Structural budget balance: a love at first sight turned sour
Structural budget balance indicator: improvements required
This is the conclusion by CPB researchers Johannes Hers and Wim Suyker, in the CPB Policy Brief 'Structural budget balance: a love at first sight turned sour', published today.
In order to assess the underlying fiscal policy effort, the structural budget balance indicator corrects the nominal budget balance for temporary factors and business cycle effects. The indicator depends heavily on the estimate of the output gap. Estimates of the output gap are, however, highly volatile. As a result, the structural budget balance indicator can send wrong signals. For example, it may signal no additional fiscal policy effort, while substantial additional measures have been taken.
The authors provide suggestions on how to improve the indicator. Moreover, they favour a more limited role of the indicator in the European Semester, arguing that it may be preferable to operationalize the fiscal policy measures in billions of euros. This would facilitate monitoring and assessment. Those adjustments are feasible within the current Stability and Growth Pact.
Read the accompanying press release.
The drawbacks of using structural budget balances as an indicator of a government’s fiscal policy effort and as a policy target include the following:
- The indicator is highly dependent on the volatile and often-biased estimate of the output gap. Estimates of the output gap (defined as the difference between actual and potential GDP) are very volatile. As a result, significant changes in the estimated structural balance for the same year can occur between different forecasting moments.
- The indicator can give the wrong signal. Substantial adjustments for a year can occur, even if fiscal policy does not change at all. The reverse is also possible, as significant fiscal policy changes can be offset by revisions of the output gap. Despite these policy changes, the structural balance then remains stable, suggesting a neutral fiscal policy effort. As will be shown in this Policy Brief, both cases have arisen for the Netherlands in the past years.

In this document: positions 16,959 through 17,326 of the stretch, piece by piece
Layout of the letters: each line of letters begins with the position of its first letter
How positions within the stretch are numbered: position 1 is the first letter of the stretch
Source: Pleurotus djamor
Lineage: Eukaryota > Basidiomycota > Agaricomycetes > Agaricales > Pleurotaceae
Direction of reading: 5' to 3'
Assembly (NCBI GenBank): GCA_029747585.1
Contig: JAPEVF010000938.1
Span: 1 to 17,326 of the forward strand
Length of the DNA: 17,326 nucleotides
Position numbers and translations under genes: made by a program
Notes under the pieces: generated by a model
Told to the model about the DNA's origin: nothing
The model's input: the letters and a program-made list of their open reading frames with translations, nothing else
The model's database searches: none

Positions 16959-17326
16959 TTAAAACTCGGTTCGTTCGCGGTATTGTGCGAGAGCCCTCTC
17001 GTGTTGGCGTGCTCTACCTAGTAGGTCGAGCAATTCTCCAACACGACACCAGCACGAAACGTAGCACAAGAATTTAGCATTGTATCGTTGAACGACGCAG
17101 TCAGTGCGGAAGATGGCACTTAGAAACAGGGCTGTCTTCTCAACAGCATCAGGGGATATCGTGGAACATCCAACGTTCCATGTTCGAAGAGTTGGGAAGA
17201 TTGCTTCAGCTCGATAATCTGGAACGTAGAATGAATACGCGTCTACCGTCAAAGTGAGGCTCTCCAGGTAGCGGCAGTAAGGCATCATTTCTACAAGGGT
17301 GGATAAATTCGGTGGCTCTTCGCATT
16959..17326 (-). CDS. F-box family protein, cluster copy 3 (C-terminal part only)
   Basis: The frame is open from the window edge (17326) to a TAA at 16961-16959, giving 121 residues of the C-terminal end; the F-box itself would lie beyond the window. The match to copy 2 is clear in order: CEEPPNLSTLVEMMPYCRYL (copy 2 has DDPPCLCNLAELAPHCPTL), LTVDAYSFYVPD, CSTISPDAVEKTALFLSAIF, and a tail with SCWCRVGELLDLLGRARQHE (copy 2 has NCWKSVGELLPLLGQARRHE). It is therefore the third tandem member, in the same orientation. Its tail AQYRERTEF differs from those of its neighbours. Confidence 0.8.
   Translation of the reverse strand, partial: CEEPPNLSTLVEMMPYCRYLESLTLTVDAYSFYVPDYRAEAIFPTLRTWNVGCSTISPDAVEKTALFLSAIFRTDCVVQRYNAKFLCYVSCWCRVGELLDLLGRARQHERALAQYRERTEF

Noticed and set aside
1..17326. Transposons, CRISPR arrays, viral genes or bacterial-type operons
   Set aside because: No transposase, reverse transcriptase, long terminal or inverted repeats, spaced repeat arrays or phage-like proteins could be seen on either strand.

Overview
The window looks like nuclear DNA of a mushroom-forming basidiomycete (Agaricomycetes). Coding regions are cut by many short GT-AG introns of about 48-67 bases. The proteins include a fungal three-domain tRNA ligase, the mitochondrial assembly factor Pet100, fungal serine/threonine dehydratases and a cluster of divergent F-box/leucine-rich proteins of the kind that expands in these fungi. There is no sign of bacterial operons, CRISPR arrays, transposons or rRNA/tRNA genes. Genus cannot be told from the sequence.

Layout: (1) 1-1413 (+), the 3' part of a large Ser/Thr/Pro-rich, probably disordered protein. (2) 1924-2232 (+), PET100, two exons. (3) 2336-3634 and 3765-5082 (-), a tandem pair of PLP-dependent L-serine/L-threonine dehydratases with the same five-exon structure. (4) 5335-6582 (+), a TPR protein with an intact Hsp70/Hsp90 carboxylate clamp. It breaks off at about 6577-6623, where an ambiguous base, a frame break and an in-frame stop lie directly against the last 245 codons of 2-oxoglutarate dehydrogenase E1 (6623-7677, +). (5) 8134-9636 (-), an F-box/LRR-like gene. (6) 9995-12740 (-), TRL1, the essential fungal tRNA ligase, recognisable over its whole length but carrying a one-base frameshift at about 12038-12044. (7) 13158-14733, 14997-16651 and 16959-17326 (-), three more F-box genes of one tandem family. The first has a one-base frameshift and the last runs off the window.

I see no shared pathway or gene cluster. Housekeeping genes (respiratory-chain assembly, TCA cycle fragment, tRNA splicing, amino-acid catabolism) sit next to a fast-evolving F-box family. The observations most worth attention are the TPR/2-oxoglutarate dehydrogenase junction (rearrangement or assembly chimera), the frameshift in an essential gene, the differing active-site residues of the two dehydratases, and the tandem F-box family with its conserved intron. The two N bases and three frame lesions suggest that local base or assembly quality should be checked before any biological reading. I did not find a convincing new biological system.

- Different estimates of the indicator lead to confusion. International institutions (European Commission, IMF, OECD) often provide diverging estimates of the size of the output gap, which results in marked differences between these institutions in both the level of the structural balance and the assessment of the fiscal policy effort.
The volatility of the structural balance is especially problematic because the indicator is used in the EU as a basis for the recommendations for a country. Volatile estimations could, for example, cause a government to be obliged to undertake significant additional fiscal consolidation in order to meet the structural balance requirement— only to be confronted with a structural balance that does not change at all, because of revisions in potential growth.
Given these drawbacks, a case can be made for improving the structural balance forecast by reducing revisions of potential output gap estimates (and thereby revisions of the structural budget balance). This could be done by shifting to stricter filters in the cyclical adjustment of actual series. It could also be done by shifting to an approach using underlying indicators to estimate structural unemployment and trend total factor productivity. As a commendable side-effect, this would bring European Commission estimates closer to the estimates of the OECD and the IMF, reducing confusion regarding the policy effort of member states.
Another way to improve forecasts would involve formulating recommendations for a country’s future policy in terms of ex ante fiscal consolidation measures. Monitoring and assessment could then focus on the actual additional policy effort vis-à-vis the required effort. Alternatively, some explicit provision could be made for interpretation of the outcomes of the structural balance.